Two different groups of attempts have been made to apply HRO to health care. One focuses on the design of the organization and it’s structure, where as the other uses HRO as a way of analyzing how organizations deal with patient safety.

One study analyzed an organizational redesign of a pediatric ICU. In this redesign, nurses were given more authority and more training. The result showed a decrease in mortality rates while also having a low rate of turnover for the nurses and some other care staff. During this it took “vigilant efforts from unit leaders to buffer this fragile new organisational design” and ultimately the unit reverted back to its old practices.

This is unsurprising when examining early HRO research with focused on organizations that already had it’s own “natural buffers,” like nuclear submarines and aircraft carriers.

Later HRO research which has focused on things like “organisational mindfulness” and cultural parts of an organization. For example a framework to improve the culture in ICUs. The framework addressed many levels of the organization from the front line staff to the top management. It focused on “contextual factors that can exert lasting influences over organisational behaviour”. This, like other HRO applications are normative. Their goal is to find and implement “measurable reliability interventions.” They seek to understand “what works” and then apply that elsewhere.

This drive creates a stronger reliance on quantitative and experimental approaches, which differs from the observational approaches in early HRO research. This runs into a bit of trouble as some examinations of this trend has found that empirical research on high reliability cultures in health care was “geared towards developing better survey instruments rather than developing interventions and tracking changes over time.”

It’s possible that this shift is itself an adaptation to the organizations themselves and the economic pressures present in the domain. As the approach sought to influence the organization, so too did the organization influence the approach.


The authors begin their examination of resilience engineering in health care by pointing out criticisms of attempts to turn health care organizations into HRO. Christopher Nemeth and Richard Cook along with others who have argued that health care “is characterised by high variability, diversity, partition between workers and managers, and production pressure”. Or as they sum it up “a hospital is not an aircraft carrier” and as a result advocate for a focus on resilience and not reliability. (For more on the difference see Four concepts for resilience)

The authors summarize RE approaches as:

“to study work as actually done, through studying everyday work, and to focus on things that go right
(emphasis theirs)

This has persisted though even more recent research on resilience in health care, though some of the theory and vocabulary has developed some. The authors characterize much of RE’s contribution to health care as being a focus on “everyday practices of practitioners” such as nurses and surgeons. This can lead to the idea that RE only focuses on individuals and not organizations, which is not the case.

For example some recent research by Jeffery Braithwaite and Jennifer Plumb shows organizations as “networks” that lead “attention primarily to mundane actions and only subsidiary fomral arragnements” and they are quick to point out that this does not mean only focusing on lower levels of the organization:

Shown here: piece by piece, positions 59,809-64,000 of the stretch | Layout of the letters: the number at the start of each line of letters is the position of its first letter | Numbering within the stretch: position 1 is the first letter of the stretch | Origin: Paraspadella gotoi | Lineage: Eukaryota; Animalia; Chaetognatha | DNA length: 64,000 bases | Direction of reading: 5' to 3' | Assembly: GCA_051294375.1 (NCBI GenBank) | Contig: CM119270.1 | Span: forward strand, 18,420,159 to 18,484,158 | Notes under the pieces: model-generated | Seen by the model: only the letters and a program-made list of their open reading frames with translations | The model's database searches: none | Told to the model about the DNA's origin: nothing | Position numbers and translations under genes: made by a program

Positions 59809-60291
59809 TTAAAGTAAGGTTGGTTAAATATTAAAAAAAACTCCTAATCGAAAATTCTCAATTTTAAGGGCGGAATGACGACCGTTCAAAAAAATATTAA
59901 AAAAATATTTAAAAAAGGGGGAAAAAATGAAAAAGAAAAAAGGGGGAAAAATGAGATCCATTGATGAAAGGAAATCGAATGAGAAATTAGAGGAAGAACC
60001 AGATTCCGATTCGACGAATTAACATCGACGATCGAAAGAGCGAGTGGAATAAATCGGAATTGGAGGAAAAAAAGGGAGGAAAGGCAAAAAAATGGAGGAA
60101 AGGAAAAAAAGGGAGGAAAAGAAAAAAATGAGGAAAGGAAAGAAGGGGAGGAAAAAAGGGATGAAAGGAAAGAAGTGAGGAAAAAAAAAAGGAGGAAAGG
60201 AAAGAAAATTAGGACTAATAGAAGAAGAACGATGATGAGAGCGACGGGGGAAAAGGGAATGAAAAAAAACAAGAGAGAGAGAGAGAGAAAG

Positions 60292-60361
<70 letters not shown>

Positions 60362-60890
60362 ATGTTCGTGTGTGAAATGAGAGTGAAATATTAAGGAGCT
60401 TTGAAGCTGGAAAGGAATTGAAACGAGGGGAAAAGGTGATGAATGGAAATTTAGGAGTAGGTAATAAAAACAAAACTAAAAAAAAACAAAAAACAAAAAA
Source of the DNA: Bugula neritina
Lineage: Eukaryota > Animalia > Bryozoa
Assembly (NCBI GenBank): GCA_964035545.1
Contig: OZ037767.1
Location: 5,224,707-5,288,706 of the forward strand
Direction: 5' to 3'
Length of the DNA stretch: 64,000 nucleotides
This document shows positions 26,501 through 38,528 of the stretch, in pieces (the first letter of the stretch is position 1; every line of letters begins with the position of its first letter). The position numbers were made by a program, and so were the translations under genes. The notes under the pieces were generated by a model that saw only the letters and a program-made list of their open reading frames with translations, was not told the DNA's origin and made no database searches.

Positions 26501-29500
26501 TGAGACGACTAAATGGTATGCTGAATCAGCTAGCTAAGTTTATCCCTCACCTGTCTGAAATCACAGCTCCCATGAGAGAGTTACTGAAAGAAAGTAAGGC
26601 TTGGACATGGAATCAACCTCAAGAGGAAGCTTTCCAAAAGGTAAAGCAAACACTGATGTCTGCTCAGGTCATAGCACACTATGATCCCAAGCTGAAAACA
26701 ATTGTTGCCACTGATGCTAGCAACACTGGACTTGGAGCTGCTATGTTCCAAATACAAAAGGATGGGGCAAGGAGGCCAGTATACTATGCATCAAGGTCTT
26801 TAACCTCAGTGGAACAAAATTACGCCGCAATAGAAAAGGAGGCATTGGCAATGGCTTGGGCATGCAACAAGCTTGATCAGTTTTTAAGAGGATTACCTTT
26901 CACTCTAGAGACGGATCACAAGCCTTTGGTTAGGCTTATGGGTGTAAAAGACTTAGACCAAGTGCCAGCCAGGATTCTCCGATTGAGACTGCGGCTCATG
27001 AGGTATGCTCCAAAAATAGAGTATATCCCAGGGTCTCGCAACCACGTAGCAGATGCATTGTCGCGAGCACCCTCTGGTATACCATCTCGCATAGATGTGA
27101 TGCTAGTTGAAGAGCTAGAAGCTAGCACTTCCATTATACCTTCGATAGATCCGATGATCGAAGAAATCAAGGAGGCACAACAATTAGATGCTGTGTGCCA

“The discrete surgeon, or anesthetist or nurse, although important, is not the optimal focus of attention in safety studies. Resilience reside in and merges from collective not individual activities.”

RE looks at functional dependencies in every day work, HRO focuses on creating safety by building more, lasting organizational structure. As a result, HRO is much more normative than RE. HRO continues to expand its list of desirable characteristics for organizations. Whereas RE looks at understanding what trade-offs and adaptations are necessary and how to organize around that.

The authors summarize by saying:

“HRO studies how organisations work, while RE studies how ‘work works’. They study the same empirical phenomena, but they represent different cultures of seeing – one particularly tuned for organisations and organisational constraints, the other particularly tuned for sociotechnical systems, the same and different entities at the same time – they see and describe different kinds of events”

I think that’s a great and useful way to think of both methods and matches much of what we see in software, that we have a number of tools, many of which have some overlap, but each might be “particularly tuned” to one thing or another, which influences which we choose to use for a given task.


  • “HRO studies how organisations work, while RE studies how ‘work works’”
  • While RE and HRO take different views, they are both useful.
  • Understanding the difference between these two approaches can help you decide which one to use at a given time.
  • RE and HRO tend to appeal to different levels in an organization.
    • It’s possible this is due to where each originated, from more traditional organizational disciplines or engineering backgrounds.
  • HRO and RE primarily differ in what they pay attention to.
  • Early HRO studies were environments that were somewhat shielded from larger organizational pressures.
    • Making organizations without such a shielding into an HRO will likely take considerably more effort.
  • HRO is typically much more normative than RE approaches
  • At first resilience engineering can seem to focus on only individuals, but that’s not the case.